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BOOK THE SIXTEENTH.

THE

HISTORY

OF

ALEXANDER'S SUCCESSORS.

CHAPTER II.

Sect. I. The four victorious princes divide the

empire of Alexander the Great into as many kingdoms. Seleucus builds several cities. Athens shuts her gates against Demetrius. He reconciles himself with Seleucus, and afterwards with Ptolemy. The death of Cassander. The first actions of Pyrrhus. Athens taken by Deme , trius. He loses all he possessed almost at the same

time. * AFTER the battle of Ipsus,- the four confederate princes divided the dominions of Antigonus among themselves, and added them to those they already possessed. The empire of Alexander was thus divided into four kingdoms, of which Ptolemy had

Egypt, Libya, Arabia, Cælosyria, and Palestine: * Cassander had Macedonia and Greece: Lysimachus

Thrace, Bithynia, and some other provinces beyond the Hellespont, with the Bosphorus; and Seleucus all the rest of Asia, to the other side of the Eu. phrates, and as far as the river Indus. The domi. nions of this last prince are usually called the king:

• Plut. in Demetr. p.904. Appian. in Syr. p. 122, 121 Polyb. 1. xv. p. 572. VOL. VI.

B

dom of Syria, because Seleucus, who afterwards built Antioch in that province, made it the chief seat of his residence, in which he was followed by his successors, who from his name were called Seleucidæ. This kingdom, however, not only included Syria, but those vast and fertile provinces of Upper Asia, which constituted the Persian empire. The reign of twenty years, which I have assigned to Seleucus Nicator, commences at this period, because he was not acknowledged as king till after the battle of Ipsus; and if we add to these the twelve years, during which he exercised the regal authority without the title, they will make out the reign of thirty-one years assigned him by Usher.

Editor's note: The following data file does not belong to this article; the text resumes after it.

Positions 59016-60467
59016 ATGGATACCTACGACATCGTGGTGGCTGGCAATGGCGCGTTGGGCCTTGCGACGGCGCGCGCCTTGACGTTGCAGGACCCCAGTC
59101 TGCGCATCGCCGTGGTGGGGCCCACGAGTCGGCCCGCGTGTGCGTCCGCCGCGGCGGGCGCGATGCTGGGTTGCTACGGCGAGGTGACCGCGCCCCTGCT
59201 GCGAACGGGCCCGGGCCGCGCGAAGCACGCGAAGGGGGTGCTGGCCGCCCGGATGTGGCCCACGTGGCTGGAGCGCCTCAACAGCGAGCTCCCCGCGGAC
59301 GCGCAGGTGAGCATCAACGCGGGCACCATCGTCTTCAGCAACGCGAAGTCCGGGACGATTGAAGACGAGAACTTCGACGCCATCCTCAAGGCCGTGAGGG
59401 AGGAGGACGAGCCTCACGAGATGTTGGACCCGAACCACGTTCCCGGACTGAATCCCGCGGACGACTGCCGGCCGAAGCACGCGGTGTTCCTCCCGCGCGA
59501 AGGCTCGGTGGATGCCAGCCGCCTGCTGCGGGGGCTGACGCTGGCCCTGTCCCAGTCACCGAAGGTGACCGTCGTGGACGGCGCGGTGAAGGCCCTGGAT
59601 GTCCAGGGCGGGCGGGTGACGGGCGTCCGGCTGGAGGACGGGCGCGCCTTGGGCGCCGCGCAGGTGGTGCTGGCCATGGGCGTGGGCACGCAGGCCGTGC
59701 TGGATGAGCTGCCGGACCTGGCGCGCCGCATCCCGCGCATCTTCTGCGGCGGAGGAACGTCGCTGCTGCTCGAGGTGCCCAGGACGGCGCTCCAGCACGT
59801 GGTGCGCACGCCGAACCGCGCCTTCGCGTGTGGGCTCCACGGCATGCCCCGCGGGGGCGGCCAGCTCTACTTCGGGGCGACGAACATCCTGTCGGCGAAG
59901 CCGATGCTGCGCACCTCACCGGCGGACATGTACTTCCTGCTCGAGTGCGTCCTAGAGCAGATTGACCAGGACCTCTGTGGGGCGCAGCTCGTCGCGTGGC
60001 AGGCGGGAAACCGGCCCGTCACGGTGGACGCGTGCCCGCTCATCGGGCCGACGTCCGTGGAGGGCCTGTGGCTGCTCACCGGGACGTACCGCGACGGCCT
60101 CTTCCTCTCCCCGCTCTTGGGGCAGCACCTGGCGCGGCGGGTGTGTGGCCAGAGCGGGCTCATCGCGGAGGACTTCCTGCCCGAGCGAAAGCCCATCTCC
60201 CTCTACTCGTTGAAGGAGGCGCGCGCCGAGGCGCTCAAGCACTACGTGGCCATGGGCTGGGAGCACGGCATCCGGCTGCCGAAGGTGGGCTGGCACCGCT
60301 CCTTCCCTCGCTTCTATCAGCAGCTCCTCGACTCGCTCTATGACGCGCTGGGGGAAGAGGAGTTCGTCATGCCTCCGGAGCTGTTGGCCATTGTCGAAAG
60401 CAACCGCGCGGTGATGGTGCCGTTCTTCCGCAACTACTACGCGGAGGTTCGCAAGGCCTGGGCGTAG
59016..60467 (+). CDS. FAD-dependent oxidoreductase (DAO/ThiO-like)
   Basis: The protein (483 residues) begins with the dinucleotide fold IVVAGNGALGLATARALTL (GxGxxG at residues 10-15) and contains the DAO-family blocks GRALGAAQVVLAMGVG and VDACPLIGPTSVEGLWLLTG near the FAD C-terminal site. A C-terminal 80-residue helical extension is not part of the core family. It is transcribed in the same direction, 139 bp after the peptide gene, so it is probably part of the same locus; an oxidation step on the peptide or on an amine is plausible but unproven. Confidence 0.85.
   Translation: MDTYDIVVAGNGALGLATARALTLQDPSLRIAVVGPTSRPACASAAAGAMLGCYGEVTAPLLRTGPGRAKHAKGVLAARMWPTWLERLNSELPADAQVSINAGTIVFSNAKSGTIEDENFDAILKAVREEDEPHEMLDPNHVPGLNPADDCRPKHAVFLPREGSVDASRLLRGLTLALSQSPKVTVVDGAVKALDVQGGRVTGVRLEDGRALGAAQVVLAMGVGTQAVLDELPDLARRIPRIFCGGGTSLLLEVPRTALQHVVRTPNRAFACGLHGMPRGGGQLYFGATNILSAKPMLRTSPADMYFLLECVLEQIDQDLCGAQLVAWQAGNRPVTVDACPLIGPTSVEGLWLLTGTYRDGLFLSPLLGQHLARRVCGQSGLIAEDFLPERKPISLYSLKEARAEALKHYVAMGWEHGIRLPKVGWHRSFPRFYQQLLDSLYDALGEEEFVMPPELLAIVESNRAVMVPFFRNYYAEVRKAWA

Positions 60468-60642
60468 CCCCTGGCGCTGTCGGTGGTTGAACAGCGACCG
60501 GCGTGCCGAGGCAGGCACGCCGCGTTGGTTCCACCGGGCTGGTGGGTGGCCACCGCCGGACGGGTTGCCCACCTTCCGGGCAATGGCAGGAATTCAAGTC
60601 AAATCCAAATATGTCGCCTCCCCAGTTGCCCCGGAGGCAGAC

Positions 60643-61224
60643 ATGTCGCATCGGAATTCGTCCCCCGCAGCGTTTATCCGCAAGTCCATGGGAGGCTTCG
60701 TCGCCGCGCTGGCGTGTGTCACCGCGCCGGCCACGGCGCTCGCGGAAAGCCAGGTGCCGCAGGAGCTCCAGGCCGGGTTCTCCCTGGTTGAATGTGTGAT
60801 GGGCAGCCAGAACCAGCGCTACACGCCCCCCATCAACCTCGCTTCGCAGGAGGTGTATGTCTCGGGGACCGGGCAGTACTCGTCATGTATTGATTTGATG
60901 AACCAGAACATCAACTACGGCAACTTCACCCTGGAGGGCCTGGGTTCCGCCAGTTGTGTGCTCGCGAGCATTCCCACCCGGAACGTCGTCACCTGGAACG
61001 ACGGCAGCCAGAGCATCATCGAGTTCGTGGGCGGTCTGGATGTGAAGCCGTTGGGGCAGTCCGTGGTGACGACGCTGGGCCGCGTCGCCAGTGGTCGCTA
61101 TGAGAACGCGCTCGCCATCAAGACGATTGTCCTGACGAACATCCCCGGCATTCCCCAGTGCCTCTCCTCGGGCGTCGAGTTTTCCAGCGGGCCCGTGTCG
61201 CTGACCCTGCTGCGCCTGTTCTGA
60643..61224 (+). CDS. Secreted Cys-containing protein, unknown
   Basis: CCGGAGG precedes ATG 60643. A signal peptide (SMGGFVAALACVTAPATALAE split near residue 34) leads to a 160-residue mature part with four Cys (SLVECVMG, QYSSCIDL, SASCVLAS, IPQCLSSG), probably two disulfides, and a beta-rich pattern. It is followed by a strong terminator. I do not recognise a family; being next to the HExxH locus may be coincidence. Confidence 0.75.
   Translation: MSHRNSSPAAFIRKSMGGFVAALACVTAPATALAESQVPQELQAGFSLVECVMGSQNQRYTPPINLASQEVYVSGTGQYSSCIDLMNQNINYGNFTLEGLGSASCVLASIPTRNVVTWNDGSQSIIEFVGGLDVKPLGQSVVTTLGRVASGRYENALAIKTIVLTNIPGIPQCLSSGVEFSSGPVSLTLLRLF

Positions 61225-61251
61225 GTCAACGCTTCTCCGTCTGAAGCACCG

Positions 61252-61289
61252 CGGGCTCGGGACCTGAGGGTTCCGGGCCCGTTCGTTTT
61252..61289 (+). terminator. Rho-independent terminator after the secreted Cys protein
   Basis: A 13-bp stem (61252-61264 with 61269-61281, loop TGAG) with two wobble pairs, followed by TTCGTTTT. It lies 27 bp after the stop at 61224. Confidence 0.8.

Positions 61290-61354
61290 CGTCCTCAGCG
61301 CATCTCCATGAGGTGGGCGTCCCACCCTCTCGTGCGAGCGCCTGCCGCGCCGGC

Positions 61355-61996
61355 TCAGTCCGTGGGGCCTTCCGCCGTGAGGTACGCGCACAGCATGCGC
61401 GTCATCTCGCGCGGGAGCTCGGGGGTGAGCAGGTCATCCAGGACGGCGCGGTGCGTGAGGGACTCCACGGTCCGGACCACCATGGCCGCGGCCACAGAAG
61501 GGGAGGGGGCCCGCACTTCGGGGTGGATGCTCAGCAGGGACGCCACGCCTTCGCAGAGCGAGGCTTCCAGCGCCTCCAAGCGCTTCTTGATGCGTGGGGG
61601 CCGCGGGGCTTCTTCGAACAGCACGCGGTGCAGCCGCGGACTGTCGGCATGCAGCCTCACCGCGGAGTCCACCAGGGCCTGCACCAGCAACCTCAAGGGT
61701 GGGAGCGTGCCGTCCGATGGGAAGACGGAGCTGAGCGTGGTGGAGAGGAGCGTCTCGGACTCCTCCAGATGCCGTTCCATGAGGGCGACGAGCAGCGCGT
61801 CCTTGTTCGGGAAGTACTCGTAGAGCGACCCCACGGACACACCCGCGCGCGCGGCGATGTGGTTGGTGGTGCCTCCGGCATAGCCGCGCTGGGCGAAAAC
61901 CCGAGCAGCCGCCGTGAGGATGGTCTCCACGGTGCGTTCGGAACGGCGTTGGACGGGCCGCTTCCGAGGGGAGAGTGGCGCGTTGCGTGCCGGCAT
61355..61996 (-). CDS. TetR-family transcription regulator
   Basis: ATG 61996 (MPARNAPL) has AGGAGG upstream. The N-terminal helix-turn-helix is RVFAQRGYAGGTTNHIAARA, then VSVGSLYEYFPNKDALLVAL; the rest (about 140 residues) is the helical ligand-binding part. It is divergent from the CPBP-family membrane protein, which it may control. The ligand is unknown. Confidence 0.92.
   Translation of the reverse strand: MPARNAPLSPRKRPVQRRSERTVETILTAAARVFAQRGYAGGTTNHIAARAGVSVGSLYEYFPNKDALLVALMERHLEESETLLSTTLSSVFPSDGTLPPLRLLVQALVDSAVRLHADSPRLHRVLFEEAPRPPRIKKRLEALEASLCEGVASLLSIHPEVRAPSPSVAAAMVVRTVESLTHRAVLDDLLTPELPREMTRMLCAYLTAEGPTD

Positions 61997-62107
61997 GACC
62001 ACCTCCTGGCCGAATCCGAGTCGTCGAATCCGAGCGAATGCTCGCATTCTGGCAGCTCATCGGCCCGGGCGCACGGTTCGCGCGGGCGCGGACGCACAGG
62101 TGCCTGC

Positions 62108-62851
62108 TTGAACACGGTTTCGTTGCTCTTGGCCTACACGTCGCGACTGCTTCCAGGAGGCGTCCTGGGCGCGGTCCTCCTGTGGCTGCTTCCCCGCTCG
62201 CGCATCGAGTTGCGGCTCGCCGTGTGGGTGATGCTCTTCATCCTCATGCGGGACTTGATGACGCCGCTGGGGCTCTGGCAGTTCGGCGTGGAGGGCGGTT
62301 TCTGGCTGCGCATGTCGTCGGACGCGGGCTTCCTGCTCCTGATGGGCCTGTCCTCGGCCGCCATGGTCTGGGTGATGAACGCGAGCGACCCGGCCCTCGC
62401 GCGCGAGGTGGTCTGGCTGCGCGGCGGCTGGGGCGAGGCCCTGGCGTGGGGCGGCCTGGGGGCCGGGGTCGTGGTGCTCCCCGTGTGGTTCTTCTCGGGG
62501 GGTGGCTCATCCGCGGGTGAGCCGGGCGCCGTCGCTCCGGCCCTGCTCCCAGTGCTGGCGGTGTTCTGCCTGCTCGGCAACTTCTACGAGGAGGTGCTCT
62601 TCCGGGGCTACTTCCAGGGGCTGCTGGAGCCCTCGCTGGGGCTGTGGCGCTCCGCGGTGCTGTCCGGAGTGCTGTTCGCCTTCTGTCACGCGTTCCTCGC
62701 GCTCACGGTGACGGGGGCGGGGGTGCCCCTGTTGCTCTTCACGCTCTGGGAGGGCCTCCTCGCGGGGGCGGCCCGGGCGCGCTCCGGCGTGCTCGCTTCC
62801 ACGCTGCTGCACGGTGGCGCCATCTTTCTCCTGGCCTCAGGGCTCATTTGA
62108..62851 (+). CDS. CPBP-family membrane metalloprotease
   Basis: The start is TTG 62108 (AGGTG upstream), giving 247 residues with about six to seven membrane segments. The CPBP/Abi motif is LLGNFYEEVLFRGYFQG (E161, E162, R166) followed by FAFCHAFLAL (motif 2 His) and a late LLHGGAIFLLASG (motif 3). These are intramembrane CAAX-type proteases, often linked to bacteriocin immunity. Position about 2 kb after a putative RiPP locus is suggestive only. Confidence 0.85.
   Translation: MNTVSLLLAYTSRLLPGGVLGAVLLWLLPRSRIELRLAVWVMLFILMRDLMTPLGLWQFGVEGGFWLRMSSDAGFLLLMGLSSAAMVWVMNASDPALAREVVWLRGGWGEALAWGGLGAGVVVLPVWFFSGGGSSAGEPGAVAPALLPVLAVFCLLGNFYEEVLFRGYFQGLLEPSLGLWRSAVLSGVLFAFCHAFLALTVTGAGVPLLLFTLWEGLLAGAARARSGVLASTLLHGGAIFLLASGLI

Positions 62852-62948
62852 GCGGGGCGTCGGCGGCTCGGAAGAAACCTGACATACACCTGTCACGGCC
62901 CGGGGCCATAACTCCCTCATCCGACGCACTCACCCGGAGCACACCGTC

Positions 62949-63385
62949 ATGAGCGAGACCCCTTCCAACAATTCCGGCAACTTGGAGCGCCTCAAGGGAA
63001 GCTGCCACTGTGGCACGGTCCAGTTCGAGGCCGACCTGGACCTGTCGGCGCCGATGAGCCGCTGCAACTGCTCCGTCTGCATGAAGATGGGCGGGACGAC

These four kings* are the four horns of the hegoat in the prophecy of. Daniel, who succeeded in the place of the first horn that was broken. The first horn was Alexander, king of Greece, who destroyed the empire of the Medes and Persians, designed by the ram with two horns; and the other four horns, are those four kings who rose up after him, and divided his empire among them, but they were not of his posterity.

• And as I was considering, behold, an he-gcat came from the West on the face of the whole earth, and touched not the ground; and the goat had a notable horn between his eyes. And he came to the ram that had two horns, which I had seen standing before the river, and ran unto him in the fury of his power. And I saw him come close unto the ram, and he was moved with choler against him, and smote the ram, and brake his two-horns, and there was no power in the ram to stand before him, but he cast him down to the ground, and stamped upon him: And there was none that could deliver the ram out of his hand. Therefore the he-goat waxed very great, and when he was strong, the great horn was broken: And from it came up four notable horns, toward the four winds of heaven. Dan. chap. viii. ver, 5, 6, 7, 8. God afterwards explains to his prohorns are the kings of Media and Persii, and the rough goat is the king of Grecia, and the great horn that is between hiss eyes, is the first king.' Now that being broken, whereas four stood up for it, four kingdoms shall stand up out of the nation, but not in his power. Ibid. ver. 20, 21, 22.

They are likewise shadowed out by the four heads of the leopard, which are introduced in another part of the same prophecy.*